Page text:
• Few? In the US, there are 600,000 deaths from cancer a year. If 10% benefit, that’s 60,000 people a year. “Few” ?

  • That’s a great analysis underscoring that we should be “humble” on the efficacy of any newly applied treatment. Certainly, the need to find bona fide biomarkers is imperative.

    However, most of the trials involving immunotherapy pertained to heavily pretreated stage IV patients; that equals to death sentence literally. Hence 8% is still an amazing number.

    Let’s wait for the current trials checking immunotherapy efficacy in less advanced stages.

    • About half of the 8% benefit comes from untreated patients with high PDL-1 NSCLC and Melanoma, so it was not only those refractory to other therapies.

  • You have to factor in the progress that’s been made since the 60’s, survival rates have been improving every decade and they continue to increase with the release of new therapies… Nobody is looking for a silver bullet in cancer research, it’s a slow process that takes decades but over that time, survival can be extended with research…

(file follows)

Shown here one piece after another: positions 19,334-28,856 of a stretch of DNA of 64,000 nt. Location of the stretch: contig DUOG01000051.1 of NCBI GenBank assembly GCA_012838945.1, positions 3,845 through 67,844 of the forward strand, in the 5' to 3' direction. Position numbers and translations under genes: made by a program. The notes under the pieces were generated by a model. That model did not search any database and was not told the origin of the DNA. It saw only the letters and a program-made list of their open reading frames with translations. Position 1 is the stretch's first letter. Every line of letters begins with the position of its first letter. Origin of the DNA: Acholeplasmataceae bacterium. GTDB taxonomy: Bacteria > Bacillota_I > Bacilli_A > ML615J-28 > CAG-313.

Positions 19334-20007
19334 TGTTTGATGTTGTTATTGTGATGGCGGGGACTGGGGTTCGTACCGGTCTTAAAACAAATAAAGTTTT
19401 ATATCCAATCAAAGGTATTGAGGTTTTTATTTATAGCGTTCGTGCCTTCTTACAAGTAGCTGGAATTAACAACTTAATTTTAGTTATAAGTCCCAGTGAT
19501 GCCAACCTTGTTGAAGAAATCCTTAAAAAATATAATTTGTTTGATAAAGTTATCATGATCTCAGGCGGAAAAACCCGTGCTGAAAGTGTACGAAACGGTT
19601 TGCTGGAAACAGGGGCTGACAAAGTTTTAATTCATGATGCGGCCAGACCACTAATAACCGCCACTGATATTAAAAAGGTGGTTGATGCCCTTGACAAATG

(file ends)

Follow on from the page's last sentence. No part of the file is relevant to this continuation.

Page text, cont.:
• Shockingly poor statistics. ” we first calculated the percent of cancers for which immunotherapy has been approved as of February 2017″. Right off the bat they consider only “approved” indications. What about the indications that will be approved? Why does junk like this get published?

    • Good question. Immunotherapy is just beginning. Things like Checkpoint Inhibitors will work best in combo treatments with viruses IMO.

    • Unapproved indications are unapproved, but happy to indulge the experiment.
      If we include MSI-H CRC, the percent is still less than 10%.

    • Only 26% of patients saw their tumor shrink… those 26% were mostly highly refractory to existing therapies… these were people who were literally on their death beds… so I think it’s a very positive step for researchers.

    • To FR’s comment. About half of the 8% benefit comes from untreated patients with high PDL-1 NSCLC and Melanoma, so it was not only those refractory to other therapies.

      Agree, 8% is moving forward.